The Asian Development Bank (ADB), in its recent economic outlook report on Indonesia, said that with stronger investment and faster economic growth, the current account deficit is expected to widen to 2.6% of GDP both this year and next, which Ms Moekti said was normal.

Indonesia will also continue to feel the pinch of trade tensions between the US and China, with possible impact on the current account deficit, added the Institute for Economic and Social Research.

If Washington erects more barriers to Chinese products entering the US, it would result in a decline in Indonesian exports of commodities to China for industrial processing, Ms Moekti said.

According to LPEM FEB UI data, a full-scale trade war between the US and China could threaten GDP growth in the two countries, which accounted for 24.2% of Indonesia's export value in 2017, representing a considerable downside for Indonesian trade performance.

Enny Sri Hartati, executive director of the Institute of Development for Economics and Finance (Indef), told Asia Focus that unlike other Asian countries, Indonesia has not been able to take advantage of the trade war, with an estimated addition to GDP of a mere 0.01%. Other countries in the region, which have been attracting investment from businesses looking to relocate production from China, posted related improvements of 0.017% to 0.045%.

MISSED OPPORTUNITY

Ms Enny said that while Indonesian exports to the US, attributable to the trade war, grew by 0.14%, imports rose by 0.42%. Other Southeast Asian countries were able to keep their imports lower and their exports higher.

"Indonesia couldn't seize the opportunities available to enter the US market left by China because our products are less competitive compared to those of other countries, mainly Vietnam," Ms Moekti added.

As well, investment values in Indonesia have barely moved as a result of the trade war, Ms Enny said.

"The trade war would potentially benefit Indonesia in terms of investment, but due to our lack of competitiveness, Indonesia would not benefit as much as our neighbours such as Malaysia, Thailand and Vietnam in reaping diverted US or Chinese investments," she said.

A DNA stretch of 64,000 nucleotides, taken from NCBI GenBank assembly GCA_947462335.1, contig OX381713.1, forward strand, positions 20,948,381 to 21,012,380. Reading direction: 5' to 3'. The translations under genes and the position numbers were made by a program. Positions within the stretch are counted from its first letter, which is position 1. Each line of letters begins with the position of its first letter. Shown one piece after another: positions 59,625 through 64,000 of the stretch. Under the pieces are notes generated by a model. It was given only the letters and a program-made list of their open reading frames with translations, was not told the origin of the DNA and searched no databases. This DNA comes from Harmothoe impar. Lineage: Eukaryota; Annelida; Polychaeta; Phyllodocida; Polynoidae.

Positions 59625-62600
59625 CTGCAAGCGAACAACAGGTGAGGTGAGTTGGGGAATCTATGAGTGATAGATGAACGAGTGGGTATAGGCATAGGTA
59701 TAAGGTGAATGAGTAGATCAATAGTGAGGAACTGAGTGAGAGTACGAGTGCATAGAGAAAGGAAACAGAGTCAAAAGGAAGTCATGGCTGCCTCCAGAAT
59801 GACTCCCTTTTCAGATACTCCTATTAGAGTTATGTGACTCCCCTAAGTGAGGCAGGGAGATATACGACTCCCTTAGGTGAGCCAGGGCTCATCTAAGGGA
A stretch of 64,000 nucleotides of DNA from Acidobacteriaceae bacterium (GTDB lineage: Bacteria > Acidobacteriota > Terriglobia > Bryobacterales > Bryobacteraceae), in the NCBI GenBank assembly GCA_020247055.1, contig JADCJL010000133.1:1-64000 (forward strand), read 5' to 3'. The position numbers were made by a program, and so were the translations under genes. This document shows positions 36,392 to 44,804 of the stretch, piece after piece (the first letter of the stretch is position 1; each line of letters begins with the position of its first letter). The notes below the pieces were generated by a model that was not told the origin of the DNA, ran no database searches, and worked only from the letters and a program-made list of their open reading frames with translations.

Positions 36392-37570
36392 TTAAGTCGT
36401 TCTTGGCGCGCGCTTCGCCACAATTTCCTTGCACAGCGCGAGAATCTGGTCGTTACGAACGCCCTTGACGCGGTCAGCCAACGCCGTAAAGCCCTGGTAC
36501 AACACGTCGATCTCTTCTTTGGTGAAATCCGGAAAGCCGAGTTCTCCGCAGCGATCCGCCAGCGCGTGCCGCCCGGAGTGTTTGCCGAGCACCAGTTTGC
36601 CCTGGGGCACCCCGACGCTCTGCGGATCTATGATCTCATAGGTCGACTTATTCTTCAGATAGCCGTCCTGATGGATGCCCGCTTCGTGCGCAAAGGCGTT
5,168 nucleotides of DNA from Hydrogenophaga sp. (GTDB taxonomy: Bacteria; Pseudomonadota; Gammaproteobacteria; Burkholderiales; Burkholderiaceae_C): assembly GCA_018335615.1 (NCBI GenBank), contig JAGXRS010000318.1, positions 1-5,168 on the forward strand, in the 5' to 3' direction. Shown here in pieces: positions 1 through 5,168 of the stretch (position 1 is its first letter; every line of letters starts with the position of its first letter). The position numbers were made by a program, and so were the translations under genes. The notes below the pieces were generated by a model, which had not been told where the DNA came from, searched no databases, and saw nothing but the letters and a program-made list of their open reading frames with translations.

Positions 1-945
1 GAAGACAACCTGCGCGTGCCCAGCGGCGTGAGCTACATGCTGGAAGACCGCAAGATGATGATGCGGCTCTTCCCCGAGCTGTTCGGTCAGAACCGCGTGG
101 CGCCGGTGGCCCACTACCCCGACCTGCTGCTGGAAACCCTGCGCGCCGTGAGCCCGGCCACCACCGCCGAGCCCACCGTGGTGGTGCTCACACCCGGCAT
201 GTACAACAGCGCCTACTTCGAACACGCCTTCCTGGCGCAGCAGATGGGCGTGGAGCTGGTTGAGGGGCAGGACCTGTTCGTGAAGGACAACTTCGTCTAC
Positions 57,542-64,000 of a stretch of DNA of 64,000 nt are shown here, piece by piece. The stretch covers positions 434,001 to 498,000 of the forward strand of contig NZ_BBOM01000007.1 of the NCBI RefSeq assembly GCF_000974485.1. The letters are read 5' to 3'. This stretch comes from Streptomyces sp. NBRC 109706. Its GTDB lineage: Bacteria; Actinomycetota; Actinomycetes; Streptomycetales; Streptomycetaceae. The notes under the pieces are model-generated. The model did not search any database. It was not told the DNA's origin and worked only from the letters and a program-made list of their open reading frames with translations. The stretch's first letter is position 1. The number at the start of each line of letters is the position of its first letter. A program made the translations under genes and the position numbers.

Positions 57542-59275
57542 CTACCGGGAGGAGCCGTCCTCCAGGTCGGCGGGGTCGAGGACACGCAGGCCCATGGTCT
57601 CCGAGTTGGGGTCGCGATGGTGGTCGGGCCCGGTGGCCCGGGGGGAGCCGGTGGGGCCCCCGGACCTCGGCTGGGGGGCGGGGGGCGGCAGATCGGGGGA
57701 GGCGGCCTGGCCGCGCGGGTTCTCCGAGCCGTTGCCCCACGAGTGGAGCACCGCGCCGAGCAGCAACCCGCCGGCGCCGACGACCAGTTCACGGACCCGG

Indonesia fell one place to 73rd on the influential Doing Business 2019 index released recently by the World Bank. Vietnam ranked 69th, Thailand 27th and Malaysia 15th out of 190 economies surveyed.

Indonesia, however, fared better in the Global Competitiveness Report 2018 issued in October 2018 by the World Economic Forum (WEF). The country rose two places to 45th out of 140 countries, well ahead of Vietnam (77th) but still behind Malaysia (25th) and Thailand at (38th).

One of the few potential beneficiaries of a trade war, if the US and China proceed with tariffs on aviation-related components, would be Indonesia's aviation industry, Ms Enny pointed out.

But if new talks between Washington and Beijing are not successful and tensions re-emerge after the current truce, Indonesia could suffer, the World Bank warned last month.

"The resumption of such disputes pose significant risks to Indonesia through a weaker external sector and dampened commodity prices," it wrote in a country report.

"The tightening cycle of the US Federal Reserve also heightens the risk of capital outflows and financial volatility among emerging market economies, including Indonesia."

In anticipation of the possibility of short-term foreign investment outflows, Ms Moekti said the government needs to issue policies to draw more long-term foreign direct investment.

The incumbent administration has introduced 16 economic stimulus packages during its term, aiming to greatly reduce bureaucratic delays in business licensing and to ease overlapping regulations in a bid to improve the investment climate.

"The problem with those economic packages has been a lack of coordination between various government agencies involved. Field officials are often unaware of the changes in policy, so the packages are not always executable," Ms Moekti said.

The lack of coordination was evident when the 16th package was announced on Nov 16. Initially it removed 54 business sectors including many small and medium-scale ventures from the so-called negative investment list and opened them to full foreign investment. But this was revised shortly afterward to only 25 following protests from the business community.

"It is important for Indonesia to stay the course by taking measures to boost medium- and long-term prospects for economic growth that is sustainable and benefits all Indonesians," said Winfried Wicklein, the ADB country director for Indonesia.

"This will require high and accelerated investment in critical infrastructure, improvement in education and skills, and economic reforms."